George Applegarth (1876-1972)
George A. Applegarth was born in Oakland, California, in 1876. He began his career as a draftsman at the San Francisco architectural firm Wright & Sanders.
Applegarth studied under Bernard Maybeck at the University of California, Berkeley. He then attended the École Nationale Supérieure des Beaux-Arts in Paris, where he received his diploma in 1906. Upon his return to the United States, Applegarth formed a partnership with Kenneth MacDonald which lasted for six years. Applegarth then practiced on his own.
In 1917, the Pacific Coast Shipbuilding Company built a company town named Clyde near Port Chicago in Contra Costa County. Maybeck was hired as supervising architect. Applegarth was hired as acting architect. Maybeck designed a hotel and two hundred or so houses. Applegarth drew many of the architectural plans.
Applegarth's major works include residential and commercial projects for the Spreckels family, the California Palace of the Legion of Honor, the Clift Hotel, and the Downtown Center Garage.
Applegarth died in 1972 at the age of 96 after driving himself to hospital when he became ill.
|Name||Year||Address||City||Sort Address||Sort Name|
|Apartment Building||1909||1-11 3rd Avenue||San Francisco||Avenue 0001||Apartment Building|
|Heineman Building||1910||130 Bush Street||San Francisco||Bush 0130||Heineman Building|
|Sachs Building||1908||132 Geary Street||San Francisco||Geary 0132||Sachs Building|
|Cliff Hotel||1913||491-499 Geary Street||San Francisco||Geary 0491||Cliff Hotel|
|Phoenix Building||1908||220-228 Grant Avenue||San Francisco||Grant 0220||Phoenix Building|
|Eyre Building||1907||161 Kearny Street||San Francisco||Kearny 0161||Eyre Building|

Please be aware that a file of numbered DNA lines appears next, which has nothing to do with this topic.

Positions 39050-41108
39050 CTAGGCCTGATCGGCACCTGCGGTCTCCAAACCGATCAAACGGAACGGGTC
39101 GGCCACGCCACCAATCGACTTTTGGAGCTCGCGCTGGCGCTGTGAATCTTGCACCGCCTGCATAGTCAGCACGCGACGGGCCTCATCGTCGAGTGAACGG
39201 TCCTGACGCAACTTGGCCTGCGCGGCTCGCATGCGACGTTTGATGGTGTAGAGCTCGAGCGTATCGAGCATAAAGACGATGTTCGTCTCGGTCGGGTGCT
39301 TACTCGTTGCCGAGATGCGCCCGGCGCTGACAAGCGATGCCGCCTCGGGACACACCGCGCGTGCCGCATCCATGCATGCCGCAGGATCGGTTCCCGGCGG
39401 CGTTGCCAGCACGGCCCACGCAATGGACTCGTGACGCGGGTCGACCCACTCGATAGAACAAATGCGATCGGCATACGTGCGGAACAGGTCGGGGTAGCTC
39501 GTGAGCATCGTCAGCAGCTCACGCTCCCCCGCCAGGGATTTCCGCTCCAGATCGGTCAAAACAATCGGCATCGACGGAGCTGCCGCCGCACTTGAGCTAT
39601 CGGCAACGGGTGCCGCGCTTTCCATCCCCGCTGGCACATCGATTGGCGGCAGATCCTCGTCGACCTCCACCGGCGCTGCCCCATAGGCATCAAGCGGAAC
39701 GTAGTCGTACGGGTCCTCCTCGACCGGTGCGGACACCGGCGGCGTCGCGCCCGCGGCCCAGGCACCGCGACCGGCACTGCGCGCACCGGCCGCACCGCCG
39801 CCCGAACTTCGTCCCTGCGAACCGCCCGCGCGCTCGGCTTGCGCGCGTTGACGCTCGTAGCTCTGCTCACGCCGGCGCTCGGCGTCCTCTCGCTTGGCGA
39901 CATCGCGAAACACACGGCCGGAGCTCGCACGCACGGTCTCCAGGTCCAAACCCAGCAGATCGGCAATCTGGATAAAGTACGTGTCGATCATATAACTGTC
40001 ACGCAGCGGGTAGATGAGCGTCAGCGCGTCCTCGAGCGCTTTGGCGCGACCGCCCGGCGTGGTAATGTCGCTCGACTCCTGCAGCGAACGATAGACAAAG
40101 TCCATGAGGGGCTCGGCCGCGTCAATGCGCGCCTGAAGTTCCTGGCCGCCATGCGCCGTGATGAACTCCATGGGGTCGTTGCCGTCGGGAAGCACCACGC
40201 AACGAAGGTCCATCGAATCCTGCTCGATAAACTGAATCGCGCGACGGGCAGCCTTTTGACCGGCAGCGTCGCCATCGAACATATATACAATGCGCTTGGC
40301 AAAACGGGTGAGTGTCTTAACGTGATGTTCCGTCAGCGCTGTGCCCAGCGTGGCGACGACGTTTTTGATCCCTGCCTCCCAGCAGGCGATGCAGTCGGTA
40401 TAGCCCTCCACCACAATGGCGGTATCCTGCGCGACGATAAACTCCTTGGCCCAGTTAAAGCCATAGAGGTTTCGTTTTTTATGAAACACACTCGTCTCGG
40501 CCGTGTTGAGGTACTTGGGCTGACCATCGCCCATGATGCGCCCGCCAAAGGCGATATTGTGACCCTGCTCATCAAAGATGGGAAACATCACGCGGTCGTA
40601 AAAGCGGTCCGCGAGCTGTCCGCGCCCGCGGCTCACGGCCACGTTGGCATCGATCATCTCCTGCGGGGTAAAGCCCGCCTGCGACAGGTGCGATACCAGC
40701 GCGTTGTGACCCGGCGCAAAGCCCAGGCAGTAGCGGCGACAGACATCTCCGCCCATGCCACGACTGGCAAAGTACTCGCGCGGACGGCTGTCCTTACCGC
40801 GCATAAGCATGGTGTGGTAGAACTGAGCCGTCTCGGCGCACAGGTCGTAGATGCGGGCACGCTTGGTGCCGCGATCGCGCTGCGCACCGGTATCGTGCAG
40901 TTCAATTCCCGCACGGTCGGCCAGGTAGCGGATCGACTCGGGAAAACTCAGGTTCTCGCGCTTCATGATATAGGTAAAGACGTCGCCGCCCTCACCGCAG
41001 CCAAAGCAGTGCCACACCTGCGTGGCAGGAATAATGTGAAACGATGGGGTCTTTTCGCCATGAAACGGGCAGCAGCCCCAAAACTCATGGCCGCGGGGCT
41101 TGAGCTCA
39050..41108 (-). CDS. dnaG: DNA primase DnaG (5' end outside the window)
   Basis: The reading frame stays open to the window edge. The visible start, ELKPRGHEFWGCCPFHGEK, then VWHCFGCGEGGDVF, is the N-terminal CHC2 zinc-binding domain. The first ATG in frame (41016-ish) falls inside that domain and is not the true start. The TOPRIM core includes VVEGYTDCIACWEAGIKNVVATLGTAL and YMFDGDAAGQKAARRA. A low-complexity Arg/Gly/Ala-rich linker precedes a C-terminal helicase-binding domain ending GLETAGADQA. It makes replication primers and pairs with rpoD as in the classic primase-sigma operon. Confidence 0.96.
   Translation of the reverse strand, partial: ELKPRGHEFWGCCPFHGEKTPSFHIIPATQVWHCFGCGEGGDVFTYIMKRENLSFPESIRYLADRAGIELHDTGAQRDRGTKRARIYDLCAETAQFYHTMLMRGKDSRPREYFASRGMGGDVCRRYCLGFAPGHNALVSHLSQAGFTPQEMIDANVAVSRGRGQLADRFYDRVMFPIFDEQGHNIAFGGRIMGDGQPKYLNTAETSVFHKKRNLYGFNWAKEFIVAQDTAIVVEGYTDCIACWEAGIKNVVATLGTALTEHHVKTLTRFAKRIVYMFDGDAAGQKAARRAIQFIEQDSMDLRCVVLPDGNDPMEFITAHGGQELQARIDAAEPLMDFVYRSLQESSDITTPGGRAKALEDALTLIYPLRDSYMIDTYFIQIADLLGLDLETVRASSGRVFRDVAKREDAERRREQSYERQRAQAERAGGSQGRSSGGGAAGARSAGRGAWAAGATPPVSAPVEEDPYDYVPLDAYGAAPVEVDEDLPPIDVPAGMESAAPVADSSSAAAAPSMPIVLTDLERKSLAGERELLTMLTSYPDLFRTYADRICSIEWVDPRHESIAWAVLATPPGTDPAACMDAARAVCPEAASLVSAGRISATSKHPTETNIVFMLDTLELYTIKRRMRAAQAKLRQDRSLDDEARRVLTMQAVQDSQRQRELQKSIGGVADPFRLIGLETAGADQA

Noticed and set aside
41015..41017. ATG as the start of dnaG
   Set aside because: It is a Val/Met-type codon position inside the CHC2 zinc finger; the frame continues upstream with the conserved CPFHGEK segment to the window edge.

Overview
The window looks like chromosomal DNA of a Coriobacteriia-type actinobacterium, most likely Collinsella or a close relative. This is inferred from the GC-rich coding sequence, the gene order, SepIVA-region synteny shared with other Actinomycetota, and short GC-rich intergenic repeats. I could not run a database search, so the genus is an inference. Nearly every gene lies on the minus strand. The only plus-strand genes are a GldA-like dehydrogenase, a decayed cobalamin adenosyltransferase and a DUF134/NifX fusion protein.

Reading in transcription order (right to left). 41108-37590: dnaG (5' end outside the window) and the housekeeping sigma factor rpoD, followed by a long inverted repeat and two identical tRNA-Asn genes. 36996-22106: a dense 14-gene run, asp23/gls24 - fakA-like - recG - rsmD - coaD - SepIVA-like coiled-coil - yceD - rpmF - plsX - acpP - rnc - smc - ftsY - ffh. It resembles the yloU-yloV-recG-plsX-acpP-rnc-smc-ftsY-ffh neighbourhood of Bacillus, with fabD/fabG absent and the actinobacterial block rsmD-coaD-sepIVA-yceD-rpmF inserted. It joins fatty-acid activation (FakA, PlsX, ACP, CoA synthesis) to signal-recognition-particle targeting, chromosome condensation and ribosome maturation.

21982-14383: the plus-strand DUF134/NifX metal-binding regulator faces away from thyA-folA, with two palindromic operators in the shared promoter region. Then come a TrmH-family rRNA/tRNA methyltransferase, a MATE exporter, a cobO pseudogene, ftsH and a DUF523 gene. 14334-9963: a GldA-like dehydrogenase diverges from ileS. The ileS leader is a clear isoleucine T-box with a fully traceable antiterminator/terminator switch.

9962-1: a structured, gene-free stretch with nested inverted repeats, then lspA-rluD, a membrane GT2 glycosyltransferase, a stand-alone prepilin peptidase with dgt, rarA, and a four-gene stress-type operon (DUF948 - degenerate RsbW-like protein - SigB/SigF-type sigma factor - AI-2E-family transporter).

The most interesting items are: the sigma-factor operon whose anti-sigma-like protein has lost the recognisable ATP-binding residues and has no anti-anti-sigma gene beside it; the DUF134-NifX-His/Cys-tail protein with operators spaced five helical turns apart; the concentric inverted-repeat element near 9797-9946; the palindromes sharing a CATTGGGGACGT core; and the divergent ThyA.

|Palace of the Legion of Honor||1924||Legion of Honor Drive||San Francisco||Legion of Honor||Palace of the Legion of Honor|
|Residence||1915||201 Locust Street||San Francisco||Locust 0201||Residence|
|Metropolis Trust and Savings Bank||1907||623-631 Market Street||San Francisco||Market 0634||Metropolis Trust and Savings Bank|
|Union Furniture Store||1909||1017 Market Street||San Francisco||Market 1017||Union Furniture Store|
|Forrest Building||1908||1053-1055 Market Street||San Francisco||Market 1053||Forrest Building|
|Crockett Apartments||1912||1649-1651 Market Street||San Francisco||Market 1649||Crockett Apartments|
|Downtown Center Garage||1953||325 Mason Street||San Francisco||Mason 0325||Downtown Center Garage|
|Oceanic Building||1919||2 Pine Street||San Francisco||Pine 0002||Oceanic Building|
|St. Andrew Hotel||1907||438 Post Street||San Francisco||Post 0438||St. Andrew Hotel|
|Residences on Presidio Terrace||1908||3, 4, 5, 27, 30, 34 Presidio Terrace||San Francisco||Presidio Terrace 0003||Residences on Presidio Terrace|
|Holbrook Building||1912||58-64 Sutter Street||San Francisco||Sutter 0058-0064||Holbrook Building|
|Residence||1916||2775 Vallejo||San Francisco||Vallejo 2775||Residence|
|Residence||1916||2785 Vallejo||San Francisco||Vallejo 2785||Residence|
|Spreckels Mansion||1912||2080 Washington Street||San Francisco||Washington||Spreckels Mansion|
|Residence||1915||3730 Washington Street||San Francisco||Washington 3730||Residence|
The Heineman Building stands on a lot that is only twenty feet wide. It is flanked by the much larger Adam Grant Building and Shell Oil Building.
It was built as a manufactory for belts, ties and suspenders. Prismatic glass in the windows directed light into the workspaces.
Another skinny highrise, the Roullier Building, is a few blocks away on Kearny Street.